I also like rabbit other than in stew. I posted one of my favorite ways to rotisserie cook a rabbit in the wild game section. I'll try to dig it up and repost in this thread.
Most of the rabbit I get here are Snowshoe Hares from the wild. They are about the size of a New Zealand White, which I have raised in the past and will do so again, and are a bit stronger flavored than domestic rabbit.
Italian Salad Dressing is also an excellent choice for a marinade.
Just found my other post and have copied the details here:
I take two rabbits and marinate overnight in olive oil, red wine vinegar, garlic, cilantro, oregano, ginger, a few cracked peppercorns and a few dashes of Kosher salt. (Season to your taste)
Prepare a sage dressing from scratch or use Bells Poultry Dressing Seasoning to make the dressing and dice one apple into it and then stuff the two rabbits and truss the carcasses "nose to tail". (No further comment from the peaniut gallery, please!) Cover the ends of limbs up to two inches with foil.
Then, using toothpicks, pin on slices of bacon, going completely around the two rabbits and spaced about an inch apart. Mount on a rotisserie skewer and place on rotisserie mount on gas grill. (Grills removed) Only have one half of grill going. Adjust rabbits so they are over the unlit side. Use a "smoke box" to introduce smoke to the grill. (Since rabbit is rather bland I like Mesquite, but go for your own preference) At about 225F the rabbits take about three to four hours to reach an internal temp of 165. If preparing wild rabbits go to 180. I mop alternately with fresh italian dressing and maple syrup cut with rum and sprayed from a spray bottle.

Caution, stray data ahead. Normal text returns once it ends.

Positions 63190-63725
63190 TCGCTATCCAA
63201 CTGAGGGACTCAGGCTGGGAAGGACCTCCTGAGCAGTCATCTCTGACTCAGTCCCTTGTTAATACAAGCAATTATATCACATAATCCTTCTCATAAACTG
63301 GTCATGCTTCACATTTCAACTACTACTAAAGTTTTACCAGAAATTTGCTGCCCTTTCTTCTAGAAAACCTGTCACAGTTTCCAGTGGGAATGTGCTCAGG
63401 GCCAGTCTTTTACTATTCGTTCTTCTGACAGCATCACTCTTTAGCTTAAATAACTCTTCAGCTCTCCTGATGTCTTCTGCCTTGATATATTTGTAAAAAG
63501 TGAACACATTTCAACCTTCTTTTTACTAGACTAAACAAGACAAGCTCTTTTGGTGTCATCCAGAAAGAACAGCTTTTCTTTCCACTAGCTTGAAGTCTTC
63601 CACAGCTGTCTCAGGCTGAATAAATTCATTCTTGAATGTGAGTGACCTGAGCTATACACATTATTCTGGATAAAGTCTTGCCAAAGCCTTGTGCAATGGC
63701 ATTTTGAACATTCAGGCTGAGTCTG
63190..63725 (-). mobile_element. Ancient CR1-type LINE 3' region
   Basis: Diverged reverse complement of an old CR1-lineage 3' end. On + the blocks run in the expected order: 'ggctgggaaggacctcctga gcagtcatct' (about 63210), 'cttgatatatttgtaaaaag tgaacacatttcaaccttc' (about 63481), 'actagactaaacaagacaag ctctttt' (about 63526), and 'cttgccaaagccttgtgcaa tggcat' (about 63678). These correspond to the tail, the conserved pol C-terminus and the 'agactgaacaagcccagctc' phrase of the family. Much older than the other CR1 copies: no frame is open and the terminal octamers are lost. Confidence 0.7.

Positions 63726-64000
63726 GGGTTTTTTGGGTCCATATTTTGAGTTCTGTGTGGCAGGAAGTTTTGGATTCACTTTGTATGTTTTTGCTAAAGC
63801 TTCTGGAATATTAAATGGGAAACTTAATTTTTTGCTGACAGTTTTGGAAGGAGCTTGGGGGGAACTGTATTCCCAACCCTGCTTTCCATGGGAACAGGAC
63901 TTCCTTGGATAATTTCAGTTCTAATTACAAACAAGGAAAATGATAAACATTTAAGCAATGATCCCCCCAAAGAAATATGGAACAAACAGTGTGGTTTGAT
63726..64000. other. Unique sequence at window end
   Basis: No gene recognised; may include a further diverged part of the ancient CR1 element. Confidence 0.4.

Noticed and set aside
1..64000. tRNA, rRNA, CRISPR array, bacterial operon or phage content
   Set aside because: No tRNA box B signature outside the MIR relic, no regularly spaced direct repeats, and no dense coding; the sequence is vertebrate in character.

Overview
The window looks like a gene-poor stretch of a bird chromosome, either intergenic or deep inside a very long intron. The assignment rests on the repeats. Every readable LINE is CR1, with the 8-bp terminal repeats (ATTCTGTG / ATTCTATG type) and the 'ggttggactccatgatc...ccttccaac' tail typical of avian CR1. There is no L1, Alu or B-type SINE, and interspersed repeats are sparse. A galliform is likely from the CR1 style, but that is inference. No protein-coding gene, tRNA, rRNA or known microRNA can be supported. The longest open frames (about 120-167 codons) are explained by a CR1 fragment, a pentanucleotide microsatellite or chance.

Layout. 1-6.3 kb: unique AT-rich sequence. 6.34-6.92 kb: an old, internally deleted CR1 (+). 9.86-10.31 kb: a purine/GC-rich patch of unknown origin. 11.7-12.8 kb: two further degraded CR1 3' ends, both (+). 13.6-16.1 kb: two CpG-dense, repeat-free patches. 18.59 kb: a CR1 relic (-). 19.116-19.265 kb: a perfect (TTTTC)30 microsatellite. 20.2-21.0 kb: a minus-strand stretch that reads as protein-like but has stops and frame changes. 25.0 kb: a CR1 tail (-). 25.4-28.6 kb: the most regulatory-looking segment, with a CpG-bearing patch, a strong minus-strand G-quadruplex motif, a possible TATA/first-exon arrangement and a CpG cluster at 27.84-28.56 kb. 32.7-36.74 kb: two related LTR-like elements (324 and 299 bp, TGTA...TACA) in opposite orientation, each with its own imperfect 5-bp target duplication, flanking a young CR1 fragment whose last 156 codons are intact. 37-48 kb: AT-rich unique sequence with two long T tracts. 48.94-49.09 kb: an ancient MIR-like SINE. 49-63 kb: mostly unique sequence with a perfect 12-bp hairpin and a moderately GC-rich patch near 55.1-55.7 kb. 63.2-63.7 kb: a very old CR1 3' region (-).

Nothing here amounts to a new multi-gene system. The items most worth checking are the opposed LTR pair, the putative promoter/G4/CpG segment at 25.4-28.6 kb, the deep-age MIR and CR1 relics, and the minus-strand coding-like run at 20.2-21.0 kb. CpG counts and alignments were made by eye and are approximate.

When the desired temp is reached wrap in HD foil and a few towels and allow to rest in a warmed cooler for about a half hour. Then enjoy!
Rabbit is one of my favorites and I always find a bit of time to harvest a few off my property.